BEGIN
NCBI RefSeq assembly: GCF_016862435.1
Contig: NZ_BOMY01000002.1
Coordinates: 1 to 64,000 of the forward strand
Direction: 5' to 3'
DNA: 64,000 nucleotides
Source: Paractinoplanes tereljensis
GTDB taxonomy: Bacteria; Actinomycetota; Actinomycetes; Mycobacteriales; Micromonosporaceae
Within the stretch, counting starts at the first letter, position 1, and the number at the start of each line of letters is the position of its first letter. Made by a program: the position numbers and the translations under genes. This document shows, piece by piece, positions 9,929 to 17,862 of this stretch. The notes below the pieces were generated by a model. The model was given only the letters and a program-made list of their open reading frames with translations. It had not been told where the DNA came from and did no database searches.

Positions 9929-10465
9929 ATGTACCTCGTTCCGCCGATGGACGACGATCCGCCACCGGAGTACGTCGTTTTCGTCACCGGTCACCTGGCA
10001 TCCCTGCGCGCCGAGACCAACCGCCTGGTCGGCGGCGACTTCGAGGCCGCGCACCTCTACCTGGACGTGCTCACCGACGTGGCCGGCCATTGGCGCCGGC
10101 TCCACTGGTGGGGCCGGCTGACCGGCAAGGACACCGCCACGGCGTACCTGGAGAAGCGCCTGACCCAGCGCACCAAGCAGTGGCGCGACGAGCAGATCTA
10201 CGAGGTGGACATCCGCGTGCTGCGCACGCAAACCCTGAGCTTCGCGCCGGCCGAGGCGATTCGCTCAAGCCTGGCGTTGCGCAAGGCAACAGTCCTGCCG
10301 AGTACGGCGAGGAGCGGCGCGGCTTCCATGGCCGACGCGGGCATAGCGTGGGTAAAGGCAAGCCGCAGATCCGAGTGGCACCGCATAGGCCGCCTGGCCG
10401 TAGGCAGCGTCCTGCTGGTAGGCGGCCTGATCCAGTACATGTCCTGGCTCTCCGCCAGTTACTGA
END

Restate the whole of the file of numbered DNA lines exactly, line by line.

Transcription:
NCBI RefSeq assembly: GCF_016862435.1
Contig: NZ_BOMY01000002.1
Coordinates: 1 to 64,000 of the forward strand
Direction: 5' to 3'
DNA: 64,000 nucleotides
Source: Paractinoplanes tereljensis
GTDB taxonomy: Bacteria; Actinomycetota; Actinomycetes; Mycobacteriales; Micromonosporaceae
Within the stretch, counting starts at the first letter, position 1, and the number at the start of each line of letters is the position of its first letter. Made by a program: the position numbers and the translations under genes. This document shows, piece by piece, positions 9,929 to 17,862 of this stretch. The notes below the pieces were generated by a model. The model was given only the letters and a program-made list of their open reading frames with translations. It had not been told where the DNA came from and did no database searches.

Positions 9929-10465
9929 ATGTACCTCGTTCCGCCGATGGACGACGATCCGCCACCGGAGTACGTCGTTTTCGTCACCGGTCACCTGGCA
10001 TCCCTGCGCGCCGAGACCAACCGCCTGGTCGGCGGCGACTTCGAGGCCGCGCACCTCTACCTGGACGTGCTCACCGACGTGGCCGGCCATTGGCGCCGGC
10101 TCCACTGGTGGGGCCGGCTGACCGGCAAGGACACCGCCACGGCGTACCTGGAGAAGCGCCTGACCCAGCGCACCAAGCAGTGGCGCGACGAGCAGATCTA
10201 CGAGGTGGACATCCGCGTGCTGCGCACGCAAACCCTGAGCTTCGCGCCGGCCGAGGCGATTCGCTCAAGCCTGGCGTTGCGCAAGGCAACAGTCCTGCCG
10301 AGTACGGCGAGGAGCGGCGCGGCTTCCATGGCCGACGCGGGCATAGCGTGGGTAAAGGCAAGCCGCAGATCCGAGTGGCACCGCATAGGCCGCCTGGCCG
10401 TAGGCAGCGTCCTGCTGGTAGGCGGCCTGATCCAGTACATGTCCTGGCTCTCCGCCAGTTACTGA